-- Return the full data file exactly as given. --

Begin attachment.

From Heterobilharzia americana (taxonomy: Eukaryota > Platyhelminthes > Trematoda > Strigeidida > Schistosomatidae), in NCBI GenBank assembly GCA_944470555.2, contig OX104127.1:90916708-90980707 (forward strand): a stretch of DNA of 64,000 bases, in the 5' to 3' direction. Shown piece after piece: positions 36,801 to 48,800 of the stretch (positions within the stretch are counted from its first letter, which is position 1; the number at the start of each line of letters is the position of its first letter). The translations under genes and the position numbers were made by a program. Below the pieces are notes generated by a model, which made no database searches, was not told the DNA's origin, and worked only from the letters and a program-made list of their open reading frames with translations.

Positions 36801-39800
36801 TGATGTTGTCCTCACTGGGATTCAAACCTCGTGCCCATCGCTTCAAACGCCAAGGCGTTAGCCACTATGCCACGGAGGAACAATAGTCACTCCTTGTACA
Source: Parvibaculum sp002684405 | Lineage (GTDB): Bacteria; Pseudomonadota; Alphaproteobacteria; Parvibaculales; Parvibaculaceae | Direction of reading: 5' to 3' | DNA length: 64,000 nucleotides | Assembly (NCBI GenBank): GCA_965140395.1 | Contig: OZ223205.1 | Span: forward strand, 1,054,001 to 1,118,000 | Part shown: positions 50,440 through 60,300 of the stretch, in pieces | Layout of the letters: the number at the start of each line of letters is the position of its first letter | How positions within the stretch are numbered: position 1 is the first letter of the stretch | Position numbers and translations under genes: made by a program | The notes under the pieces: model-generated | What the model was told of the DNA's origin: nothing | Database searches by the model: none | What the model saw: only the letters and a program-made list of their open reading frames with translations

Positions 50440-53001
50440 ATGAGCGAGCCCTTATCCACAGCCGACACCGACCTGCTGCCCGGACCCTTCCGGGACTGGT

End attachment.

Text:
From Heterobilharzia americana (taxonomy: Eukaryota > Platyhelminthes > Trematoda > Strigeidida > Schistosomatidae), in NCBI GenBank assembly GCA_944470555.2, contig OX104127.1:90916708-90980707 (forward strand): a stretch of DNA of 64,000 bases, in the 5' to 3' direction. Shown piece after piece: positions 36,801 to 48,800 of the stretch (positions within the stretch are counted from its first letter, which is position 1; the number at the start of each line of letters is the position of its first letter). The translations under genes and the position numbers were made by a program. Below the pieces are notes generated by a model, which made no database searches, was not told the DNA's origin, and worked only from the letters and a program-made list of their open reading frames with translations.

Positions 36801-39800
36801 TGATGTTGTCCTCACTGGGATTCAAACCTCGTGCCCATCGCTTCAAACGCCAAGGCGTTAGCCACTATGCCACGGAGGAACAATAGTCACTCCTTGTACA
Source: Parvibaculum sp002684405 | Lineage (GTDB): Bacteria; Pseudomonadota; Alphaproteobacteria; Parvibaculales; Parvibaculaceae | Direction of reading: 5' to 3' | DNA length: 64,000 nucleotides | Assembly (NCBI GenBank): GCA_965140395.1 | Contig: OZ223205.1 | Span: forward strand, 1,054,001 to 1,118,000 | Part shown: positions 50,440 through 60,300 of the stretch, in pieces | Layout of the letters: the number at the start of each line of letters is the position of its first letter | How positions within the stretch are numbered: position 1 is the first letter of the stretch | Position numbers and translations under genes: made by a program | The notes under the pieces: model-generated | What the model was told of the DNA's origin: nothing | Database searches by the model: none | What the model saw: only the letters and a program-made list of their open reading frames with translations

Positions 50440-53001
50440 ATGAGCGAGCCCTTATCCACAGCCGACACCGACCTGCTGCCCGGACCCTTCCGGGACTGGT